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Change of midfield role for star man Maddison paid off for Canaries

PUBLISHED: 07:00 21 March 2018 | UPDATED: 09:26 21 March 2018

James Maddison was quick to feed City's wide players during Saturday's win over Reading. 
Picture: Paul Chesterton/Focus Images

James Maddison was quick to feed City's wide players during Saturday's win over Reading. Picture: Paul Chesterton/Focus Images

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There was a noticeable shift in style to Norwich City’s play as head coach Daniel Farke continued his search for balance between defence and attack.

Josh Murphy played a key role in City's 3-2 home win over Reading, during his 100th appearance. 
Picture: Paul Chesterton/Focus ImagesJosh Murphy played a key role in City's 3-2 home win over Reading, during his 100th appearance. Picture: Paul Chesterton/Focus Images

There was a noticeable shift in style to Norwich City’s play as head coach Daniel Farke continued his search for balance between defence and attack.

The Canaries offered a more fluent forward threat with a focus on more width during their 3-2 home victory over Reading, as both Josh Murphy and Onel Hernandez came to the fore.

It was still not quite the controlled performance that City’s German boss is striving for but the victory was certainly a step in the right direction, admittedly against a Royals team low in confidence as a relegation scrap looms.

Key to that seems to have been an effort to ensure that the midfield services the wide players, with Mario Vrancic James Maddison in particular tasked with setting Murphy and Hernandez away on either flank.

Cuban winger Onel Hernandez was a lively figure as the Canaries beat Reading at Carrow Road. Picture: Paul Chesterton/Focus ImagesCuban winger Onel Hernandez was a lively figure as the Canaries beat Reading at Carrow Road. Picture: Paul Chesterton/Focus Images

“He’s always effective,” Farke said of Maddison’s performance in a slightly deeper role. “It was more of a game where he had to work a lot for the team because we gave him a slightly different tactical role and he accepted this.

“It was perhaps not like when he is more focused on the offence when he is in this role when he comes more into a shooting position. He was important, there with one goal and also with really good set-pieces, I’m pretty pleased with James.”

That followed a disappointing return of points and goals at home, which has seen Farke shuffle his pack in an attempt to make the most of home advantage.

Even after Saturday’s 3-2 win the Canaries have scored just 20 goals in 19 home Championship games and taken 26 from a possible 57 points. Drawing 0-0 at home against Burton, Bristol City, Bolton and Nottingham Forest in particular have proved costly, when so many chances were wasted.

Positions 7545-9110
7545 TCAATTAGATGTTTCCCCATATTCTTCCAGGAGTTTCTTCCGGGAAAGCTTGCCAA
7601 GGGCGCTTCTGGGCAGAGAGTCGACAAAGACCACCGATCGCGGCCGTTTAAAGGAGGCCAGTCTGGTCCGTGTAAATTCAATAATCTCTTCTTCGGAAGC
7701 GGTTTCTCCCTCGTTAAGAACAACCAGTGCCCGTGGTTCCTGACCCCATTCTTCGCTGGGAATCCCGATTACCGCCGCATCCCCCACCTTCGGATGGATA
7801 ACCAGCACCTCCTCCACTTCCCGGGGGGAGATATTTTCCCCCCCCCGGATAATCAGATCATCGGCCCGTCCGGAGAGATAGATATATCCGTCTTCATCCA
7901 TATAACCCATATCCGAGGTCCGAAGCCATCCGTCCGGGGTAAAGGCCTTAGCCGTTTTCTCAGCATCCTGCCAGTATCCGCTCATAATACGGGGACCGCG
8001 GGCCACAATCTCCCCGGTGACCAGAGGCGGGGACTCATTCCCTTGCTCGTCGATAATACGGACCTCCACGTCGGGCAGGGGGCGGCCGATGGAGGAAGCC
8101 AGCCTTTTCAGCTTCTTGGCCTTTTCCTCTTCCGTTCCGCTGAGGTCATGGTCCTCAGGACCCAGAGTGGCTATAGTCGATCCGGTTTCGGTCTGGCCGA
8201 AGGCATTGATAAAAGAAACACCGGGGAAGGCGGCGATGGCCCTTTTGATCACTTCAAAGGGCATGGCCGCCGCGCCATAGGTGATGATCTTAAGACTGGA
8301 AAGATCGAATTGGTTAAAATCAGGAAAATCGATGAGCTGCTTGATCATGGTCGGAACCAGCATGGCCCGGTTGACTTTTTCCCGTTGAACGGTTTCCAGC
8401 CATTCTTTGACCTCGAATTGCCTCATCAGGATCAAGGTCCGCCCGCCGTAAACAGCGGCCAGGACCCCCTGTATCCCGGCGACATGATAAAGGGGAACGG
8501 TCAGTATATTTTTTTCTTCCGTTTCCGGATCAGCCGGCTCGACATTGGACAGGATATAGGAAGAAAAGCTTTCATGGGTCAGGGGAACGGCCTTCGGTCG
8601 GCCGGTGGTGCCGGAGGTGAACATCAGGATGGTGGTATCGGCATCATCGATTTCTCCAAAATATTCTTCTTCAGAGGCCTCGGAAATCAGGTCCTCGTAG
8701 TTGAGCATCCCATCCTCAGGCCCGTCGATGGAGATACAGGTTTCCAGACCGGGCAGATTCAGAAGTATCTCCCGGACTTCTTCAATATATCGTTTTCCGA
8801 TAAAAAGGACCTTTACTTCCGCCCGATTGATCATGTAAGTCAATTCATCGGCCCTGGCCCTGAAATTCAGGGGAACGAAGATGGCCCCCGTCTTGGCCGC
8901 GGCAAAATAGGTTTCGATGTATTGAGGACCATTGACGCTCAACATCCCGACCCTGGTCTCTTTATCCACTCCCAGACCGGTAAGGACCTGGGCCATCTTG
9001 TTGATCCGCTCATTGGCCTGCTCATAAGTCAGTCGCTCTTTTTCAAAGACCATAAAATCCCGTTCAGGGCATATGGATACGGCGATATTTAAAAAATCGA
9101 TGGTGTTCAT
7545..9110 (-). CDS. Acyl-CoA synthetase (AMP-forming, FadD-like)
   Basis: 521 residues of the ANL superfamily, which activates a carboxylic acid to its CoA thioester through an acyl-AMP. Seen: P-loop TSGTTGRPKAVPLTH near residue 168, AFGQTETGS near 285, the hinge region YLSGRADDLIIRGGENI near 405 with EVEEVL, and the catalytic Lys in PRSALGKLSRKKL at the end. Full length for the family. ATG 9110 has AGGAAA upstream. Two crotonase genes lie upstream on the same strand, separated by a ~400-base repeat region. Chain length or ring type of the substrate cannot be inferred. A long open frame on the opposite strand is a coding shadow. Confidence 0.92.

Mario Vrancic also ensured City's wide players saw plenty of the ball against the Royals. Picture: Paul Chesterton/Focus ImagesMario Vrancic also ensured City's wide players saw plenty of the ball against the Royals. Picture: Paul Chesterton/Focus Images

Winning goals in those games would have City sitting two points outside of the play-offs with eight games remaining, instead of the 10 which leaves them too far adrift.

That is history of course though and Farke is actively setting about not only earning more points at home but also making the football more entertaining for the Carrow Road faithful.

According to the stats boffins at whoscored.com the Canaries have put in the fewest accurate crosses in the division, at an average of 3.1 per game. That raises slightly to 3.9 for just home games but still just three teams average lower.

After putting in just 11 crosses in both the narrow 1-0 win over Middlesbrough and the dramatic 1-1 draw with Ipswich, the Canaries started trying to shift emphasis, with Hernandez starting to find his form after his January arrival.

The 0-0 draws against Bolton and Forest, as well as Saturday’s win, all featured in excess of 20 crosses – with Murphy’s performance as an out-and-out winger rather than a support striker seemingly the big difference against Reading.

Clearly crossing is not the only ingredient needed in the complex recipe of a successful team and individual performances prove decisive but the 4-2-3-1 formation deployed against Reading ensured the striker, Dennis Srbeny on this occasion, looked far less isolated.

With a 3-4-3 formation previously looking so secure defensively, Farke now has to strike the right balance for the remaining eight matches if his first season in charge is to finish positively.

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